Mohammad Hassan Jokar1, Simin Jafaripour2, Nafiseh Abdollahi1, Maryam Nazemipour3, Maliheh Moradzadeh1, Mohammad Ali Mansournia4

1Golestan Rheumatology Research Center, Sayad Shirazi Hospital, Golestan University of Medical Sciences, Gorgan, Iran
2Department of Medical Genetics, School of Medicine, Mashhad University of Medical Sciences, Mashhad, Iran
3Psychosocial Health Research Institute, Iran University of Medical Sciences, Tehran, Iran
4Department of Epidemiology and Biostatistics, School of Public Health, Tehran University of Medical Sciences, Tehran, Iran

Keywords: Biomarker, hyperlipidemia, long-standing disease, lysyl oxidase, systemic sclerosis.


Objectives: This study aims to investigate the association of serum lysyl oxidase (LOX) levels with systemic sclerosis (SSc), to examine the relationship between LOX and disease onset, and to evaluate the probable effects of hyperlipidemia on the circulating levels of LOX among patients with SSc.

Patients and methods: Between May 2017 and November 2018, a total of 39 patients with SSc (2 males, 37 females; mean age: 46.6±12.3 years; range, 18 to 65 years) and 35 healthy controls (4 males, 31 females; mean age: 43.1±14.1 years; range, 18 to 65 years) were included. Serum LOX concentration was measured using the enzyme-linked immunoassay in triplicate.

Results: We found higher levels of serum LOX in patients with SSc compared to healthy controls. There was a significant relationship between serum LOX levels and disease onset. Patients with long-standing disease demonstrated increased levels of LOX in the blood compared to the recent-onset group. Hyperlipidemia did not have a significant effect on circulating levels of LOX. There was a significant negative correlation between LOX levels and modified Rodnan Skin Score in the subgroup of patients with skin involvement only and in patients without gastrointestinal involvement.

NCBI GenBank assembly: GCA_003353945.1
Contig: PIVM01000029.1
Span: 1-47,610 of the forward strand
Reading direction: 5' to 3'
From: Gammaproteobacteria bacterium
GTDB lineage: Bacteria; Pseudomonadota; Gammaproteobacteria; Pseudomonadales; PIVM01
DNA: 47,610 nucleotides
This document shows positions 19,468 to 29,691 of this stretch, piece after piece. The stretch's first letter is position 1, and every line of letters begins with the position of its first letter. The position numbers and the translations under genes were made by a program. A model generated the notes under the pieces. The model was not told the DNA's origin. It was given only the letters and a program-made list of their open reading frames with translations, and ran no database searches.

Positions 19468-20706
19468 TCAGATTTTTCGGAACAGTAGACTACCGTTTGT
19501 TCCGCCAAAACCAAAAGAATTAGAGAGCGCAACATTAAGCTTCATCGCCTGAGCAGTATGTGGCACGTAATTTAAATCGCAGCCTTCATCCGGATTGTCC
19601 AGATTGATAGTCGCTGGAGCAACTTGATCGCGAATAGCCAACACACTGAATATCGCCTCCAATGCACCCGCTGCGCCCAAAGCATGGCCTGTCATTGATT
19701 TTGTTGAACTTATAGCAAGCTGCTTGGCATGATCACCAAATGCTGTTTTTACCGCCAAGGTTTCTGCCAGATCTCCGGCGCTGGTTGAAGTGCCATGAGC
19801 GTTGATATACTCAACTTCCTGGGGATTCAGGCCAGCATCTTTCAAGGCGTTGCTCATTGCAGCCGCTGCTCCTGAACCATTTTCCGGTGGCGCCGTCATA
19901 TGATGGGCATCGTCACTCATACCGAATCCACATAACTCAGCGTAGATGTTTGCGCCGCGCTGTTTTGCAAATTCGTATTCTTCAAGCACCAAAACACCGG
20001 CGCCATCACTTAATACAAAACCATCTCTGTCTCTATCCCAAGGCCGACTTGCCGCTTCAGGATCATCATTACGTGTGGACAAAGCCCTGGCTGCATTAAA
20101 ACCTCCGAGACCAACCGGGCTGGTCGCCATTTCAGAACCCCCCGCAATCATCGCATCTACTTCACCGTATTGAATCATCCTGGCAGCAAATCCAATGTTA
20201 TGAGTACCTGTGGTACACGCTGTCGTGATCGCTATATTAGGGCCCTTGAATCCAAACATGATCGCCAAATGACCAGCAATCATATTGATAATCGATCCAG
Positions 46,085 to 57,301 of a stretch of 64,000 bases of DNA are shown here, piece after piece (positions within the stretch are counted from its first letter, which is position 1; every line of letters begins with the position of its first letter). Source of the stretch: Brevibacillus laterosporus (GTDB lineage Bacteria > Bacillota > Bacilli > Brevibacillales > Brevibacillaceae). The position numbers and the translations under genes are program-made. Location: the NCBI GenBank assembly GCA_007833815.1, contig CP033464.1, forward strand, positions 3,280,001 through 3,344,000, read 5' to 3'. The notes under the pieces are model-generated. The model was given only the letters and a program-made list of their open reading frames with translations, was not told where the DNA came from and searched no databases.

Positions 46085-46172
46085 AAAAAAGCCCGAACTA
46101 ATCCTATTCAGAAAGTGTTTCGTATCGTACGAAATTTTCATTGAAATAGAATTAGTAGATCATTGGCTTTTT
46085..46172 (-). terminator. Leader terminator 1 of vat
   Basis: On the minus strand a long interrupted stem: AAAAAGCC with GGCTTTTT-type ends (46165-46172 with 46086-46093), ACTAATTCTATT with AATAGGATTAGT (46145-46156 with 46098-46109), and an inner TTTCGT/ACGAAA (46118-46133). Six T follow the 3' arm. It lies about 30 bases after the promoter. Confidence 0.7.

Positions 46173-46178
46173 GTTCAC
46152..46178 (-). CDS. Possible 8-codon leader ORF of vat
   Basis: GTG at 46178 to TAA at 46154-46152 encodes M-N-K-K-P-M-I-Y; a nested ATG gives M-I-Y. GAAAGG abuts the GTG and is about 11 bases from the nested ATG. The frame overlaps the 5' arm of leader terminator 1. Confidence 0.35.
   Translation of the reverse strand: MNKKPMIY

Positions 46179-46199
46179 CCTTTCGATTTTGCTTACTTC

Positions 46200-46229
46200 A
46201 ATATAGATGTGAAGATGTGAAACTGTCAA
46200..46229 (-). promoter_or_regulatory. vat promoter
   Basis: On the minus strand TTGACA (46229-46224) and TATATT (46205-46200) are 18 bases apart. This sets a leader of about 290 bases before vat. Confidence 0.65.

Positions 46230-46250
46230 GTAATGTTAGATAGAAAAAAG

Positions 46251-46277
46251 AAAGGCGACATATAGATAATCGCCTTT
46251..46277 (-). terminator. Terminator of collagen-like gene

Conclusion: Our study findings show an increased level of LOX protein level in the blood of patients diagnosed with SSc. Hyperlipidemia seems not to affect the concentrations of LOX in the peripheral blood of patients with SSc.

Mohammad Hassan Jokar, Simin Jafaripour, Nafiseh Abdollahi and Mohammad Ali Mansournia contributed equally to this paper.
Citation: Jokar MH, Jafaripour S, Abdollahi N, Nazemipour M, Moradzadeh M, Mansournia MA. Serum lysyl oxidase concentration increases in long-standing systemic sclerosis: Can lysyl oxidase change over time?. Arch Rheumatol 2022;37(2):261-270.

Ethics Committee Approval

The study protocol was approved by the Institutional Review Board (IRB) Committee of the Golestan University of Medical Sciences (GOUMS) (approval ID: ir.goums.rec.1396.242). The study was conducted in accordance with the principles of the Declaration of Helsinki.

Author Contributions

Contributed to the conception, and design of data, draft an article and gave approval to the final version to be published: M.H.J. and S.J.; Contributed to the conception, design, analysis, and interpretation of data, revised it critically for important intellectual content, and gave approval to the final version to be published: N.A. and M.N.; Contributed to the conception, design, and analysis of data, draft an article and gave approval to the final version to be published: M.M. and M.A.M.

Conflict of Interest

The authors declared no conflicts of interest with respect to the authorship and/or publication of this article.

Financial Disclosure

Golestan University of Medical Sciences financially supported this research (approval ID: ir.goums. rec.1396.242).